In The News


2016-10-21 | Court: Forensic Errors Call for Reviews
Arkansas’ high court issued opinions Thursday sending two cases back to lower courts to consider whether flawed testimony from FBI forensics experts is enough to overturn the convictions of two men. The justices said there was enough evidence to ask the lower courts to consider the arguments made by attorneys in both cases for writs of error coram nobis, a legal move that allows a court to reopen a case when a substantial error is found that did not appear in the original judgment. In the cases Thursday, the error at issue is the testimony of an FBI expert on microscopic hair analysis.

2016-10-18 | DWI forensic expert accused of perjury, mixing up lab tests
Grant says Youngkin has testified multiple times about that incident and given conflicting accounts. "He's given different answers in different trials that are the opposite of each other, and only one of them can be true,” she explained. Defense Attorney George Milner says his client, who did not want to be shown on camera, was recently acquitted in a DWI case where Youngkin admitted his 2013 error. "The jury told me after the trial, they didn't believe anything he said,” Milner said.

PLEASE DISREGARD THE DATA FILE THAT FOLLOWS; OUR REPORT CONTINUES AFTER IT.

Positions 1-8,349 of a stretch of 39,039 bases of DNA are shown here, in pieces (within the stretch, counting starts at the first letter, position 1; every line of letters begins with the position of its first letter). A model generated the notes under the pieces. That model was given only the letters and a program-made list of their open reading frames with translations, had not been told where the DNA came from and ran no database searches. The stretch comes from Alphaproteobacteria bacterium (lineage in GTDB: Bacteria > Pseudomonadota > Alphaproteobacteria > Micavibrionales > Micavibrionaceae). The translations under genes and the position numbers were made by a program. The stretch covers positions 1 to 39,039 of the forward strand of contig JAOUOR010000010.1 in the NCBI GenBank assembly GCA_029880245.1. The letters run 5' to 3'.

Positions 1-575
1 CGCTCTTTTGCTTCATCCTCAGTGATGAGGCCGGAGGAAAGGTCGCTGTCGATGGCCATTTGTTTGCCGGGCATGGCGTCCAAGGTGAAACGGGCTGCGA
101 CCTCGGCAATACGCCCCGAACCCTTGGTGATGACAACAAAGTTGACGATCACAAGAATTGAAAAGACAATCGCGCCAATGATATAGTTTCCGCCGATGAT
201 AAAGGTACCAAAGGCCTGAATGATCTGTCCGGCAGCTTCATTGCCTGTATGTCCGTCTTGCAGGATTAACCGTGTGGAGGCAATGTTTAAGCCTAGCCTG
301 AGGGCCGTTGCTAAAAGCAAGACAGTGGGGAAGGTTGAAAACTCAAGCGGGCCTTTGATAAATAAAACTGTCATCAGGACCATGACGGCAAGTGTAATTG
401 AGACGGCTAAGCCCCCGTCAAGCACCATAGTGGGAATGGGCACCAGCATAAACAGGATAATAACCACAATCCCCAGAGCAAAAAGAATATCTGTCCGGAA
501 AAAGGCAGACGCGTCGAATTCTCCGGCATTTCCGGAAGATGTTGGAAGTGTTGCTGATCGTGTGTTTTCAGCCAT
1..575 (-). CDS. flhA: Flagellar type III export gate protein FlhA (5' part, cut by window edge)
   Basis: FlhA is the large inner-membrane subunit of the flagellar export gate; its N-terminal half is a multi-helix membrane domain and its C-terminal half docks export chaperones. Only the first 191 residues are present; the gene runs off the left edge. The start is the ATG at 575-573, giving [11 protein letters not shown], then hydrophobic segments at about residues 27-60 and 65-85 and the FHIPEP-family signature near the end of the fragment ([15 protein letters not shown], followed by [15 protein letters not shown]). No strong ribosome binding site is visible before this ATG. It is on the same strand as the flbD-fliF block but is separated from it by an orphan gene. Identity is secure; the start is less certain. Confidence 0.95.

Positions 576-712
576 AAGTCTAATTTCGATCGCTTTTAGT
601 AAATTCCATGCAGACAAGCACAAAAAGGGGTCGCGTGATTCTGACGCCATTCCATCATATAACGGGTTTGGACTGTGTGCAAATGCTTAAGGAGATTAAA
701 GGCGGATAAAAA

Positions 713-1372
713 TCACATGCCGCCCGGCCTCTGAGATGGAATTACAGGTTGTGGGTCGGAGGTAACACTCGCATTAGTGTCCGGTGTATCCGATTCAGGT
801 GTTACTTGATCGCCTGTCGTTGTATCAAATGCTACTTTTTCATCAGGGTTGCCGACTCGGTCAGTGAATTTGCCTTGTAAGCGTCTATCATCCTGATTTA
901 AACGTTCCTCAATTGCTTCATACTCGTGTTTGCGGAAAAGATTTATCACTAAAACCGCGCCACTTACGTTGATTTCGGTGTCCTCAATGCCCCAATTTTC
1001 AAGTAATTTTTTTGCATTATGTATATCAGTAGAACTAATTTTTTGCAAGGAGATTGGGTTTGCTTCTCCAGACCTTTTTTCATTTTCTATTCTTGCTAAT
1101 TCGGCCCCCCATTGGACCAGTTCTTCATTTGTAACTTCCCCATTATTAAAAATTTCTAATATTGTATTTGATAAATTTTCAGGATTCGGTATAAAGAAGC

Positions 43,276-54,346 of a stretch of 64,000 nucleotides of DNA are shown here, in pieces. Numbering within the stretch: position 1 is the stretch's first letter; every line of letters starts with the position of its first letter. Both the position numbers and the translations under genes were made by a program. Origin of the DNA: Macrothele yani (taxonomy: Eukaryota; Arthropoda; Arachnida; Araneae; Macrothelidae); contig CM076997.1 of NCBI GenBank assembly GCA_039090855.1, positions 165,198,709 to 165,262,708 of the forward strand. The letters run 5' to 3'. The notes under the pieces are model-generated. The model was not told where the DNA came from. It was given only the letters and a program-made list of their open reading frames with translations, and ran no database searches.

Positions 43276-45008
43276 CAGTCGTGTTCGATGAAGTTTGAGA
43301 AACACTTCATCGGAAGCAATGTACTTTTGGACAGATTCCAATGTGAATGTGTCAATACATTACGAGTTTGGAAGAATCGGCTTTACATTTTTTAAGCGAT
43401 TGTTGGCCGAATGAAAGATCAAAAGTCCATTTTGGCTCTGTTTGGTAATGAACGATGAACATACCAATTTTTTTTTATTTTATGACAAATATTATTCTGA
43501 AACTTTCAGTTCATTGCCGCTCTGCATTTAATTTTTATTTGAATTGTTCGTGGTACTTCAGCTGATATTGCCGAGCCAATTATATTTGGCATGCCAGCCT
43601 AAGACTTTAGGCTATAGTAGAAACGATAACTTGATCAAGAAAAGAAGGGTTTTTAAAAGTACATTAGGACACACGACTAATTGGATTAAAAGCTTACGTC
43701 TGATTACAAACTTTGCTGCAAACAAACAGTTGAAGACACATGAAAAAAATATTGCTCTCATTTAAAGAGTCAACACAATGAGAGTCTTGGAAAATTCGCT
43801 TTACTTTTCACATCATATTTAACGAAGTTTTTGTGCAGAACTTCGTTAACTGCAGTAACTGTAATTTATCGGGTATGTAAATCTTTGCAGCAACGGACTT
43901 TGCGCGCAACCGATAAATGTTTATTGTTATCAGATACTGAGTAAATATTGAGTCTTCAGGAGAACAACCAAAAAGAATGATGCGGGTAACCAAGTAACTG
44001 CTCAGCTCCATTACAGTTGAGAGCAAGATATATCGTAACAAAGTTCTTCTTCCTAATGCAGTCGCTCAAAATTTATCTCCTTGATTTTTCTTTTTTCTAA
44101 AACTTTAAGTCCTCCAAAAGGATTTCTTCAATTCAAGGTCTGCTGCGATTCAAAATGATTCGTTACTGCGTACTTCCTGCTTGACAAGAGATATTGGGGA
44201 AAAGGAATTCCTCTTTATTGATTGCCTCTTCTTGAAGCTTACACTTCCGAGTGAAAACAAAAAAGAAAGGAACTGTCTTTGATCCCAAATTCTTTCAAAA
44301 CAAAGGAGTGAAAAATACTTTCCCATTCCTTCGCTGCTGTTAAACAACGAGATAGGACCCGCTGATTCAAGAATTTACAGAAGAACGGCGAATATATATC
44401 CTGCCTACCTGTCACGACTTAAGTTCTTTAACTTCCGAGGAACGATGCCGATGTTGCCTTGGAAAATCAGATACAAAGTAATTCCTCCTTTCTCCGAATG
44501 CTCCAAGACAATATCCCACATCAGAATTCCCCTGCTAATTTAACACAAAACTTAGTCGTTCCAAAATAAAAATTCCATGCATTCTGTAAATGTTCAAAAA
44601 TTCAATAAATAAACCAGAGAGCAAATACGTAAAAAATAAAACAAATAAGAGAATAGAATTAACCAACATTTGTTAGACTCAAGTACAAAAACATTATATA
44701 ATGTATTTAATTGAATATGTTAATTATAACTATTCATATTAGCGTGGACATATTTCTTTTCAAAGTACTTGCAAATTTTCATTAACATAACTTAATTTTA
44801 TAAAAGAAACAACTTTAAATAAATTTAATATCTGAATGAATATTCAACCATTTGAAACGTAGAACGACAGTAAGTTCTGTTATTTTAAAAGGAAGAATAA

2016-10-13 | Firearms Evidence Allowed in Chicago Hobos Gang Trial – Despite PCAST Argument
The judge ruled against the defendants’ Daubert motion last week, saying that the PCAST report had not invalidated all firearms comparisons – and the evidence was pertinent to the ongoing Racketeer Influenced and Corrupt Organizations, or RICO, proceedings. “In short, the PCAST report does not undermine the general reliability of firearm toolmark analysis or require exclusion of the proffered opinions in this case,” the judge ruled last week.

2016-10-11 | Did Failures at APD’s Crime Lab Lead to Sexual Assaults in Houston?
The man accused of committing the rape responsible in part for shutting down Austin Police's crime lab was, until Tuesday, in custody in Harris County, where he's been charged with the sexual assault of two other individuals. Both assaults were committed recently – in 2014 and this year – well after the rape that occurred in Austin, and well after APD first began to struggle with its examination and analysis of the evidence gathered from that rape.

2016-09-30 | DNA leads to arrest in 26-year-old double murder
Cornell credited the 2009 law that requires DNA testing for those arrested for felonies for helping break the case. “When you are looking for someone who killed people you loved you just get more hope,” she said. ”If (Zieler) never got in trouble this case would never be solved. This is the beginning of the end.” The Lee County Sheriff’s Office notified Cape Coral police when Zieler's DNA received a hit on CODIS, Newlan said. Further DNA from Zieler was obtained and tested by the Florida Department of Law Enforcement. The results came back positive with evidence collected in the apartment at Courtyards of Cape Coral Condominiums.

2016-09-28 | Upstate NY man acquitted of murder, in landmark DNA case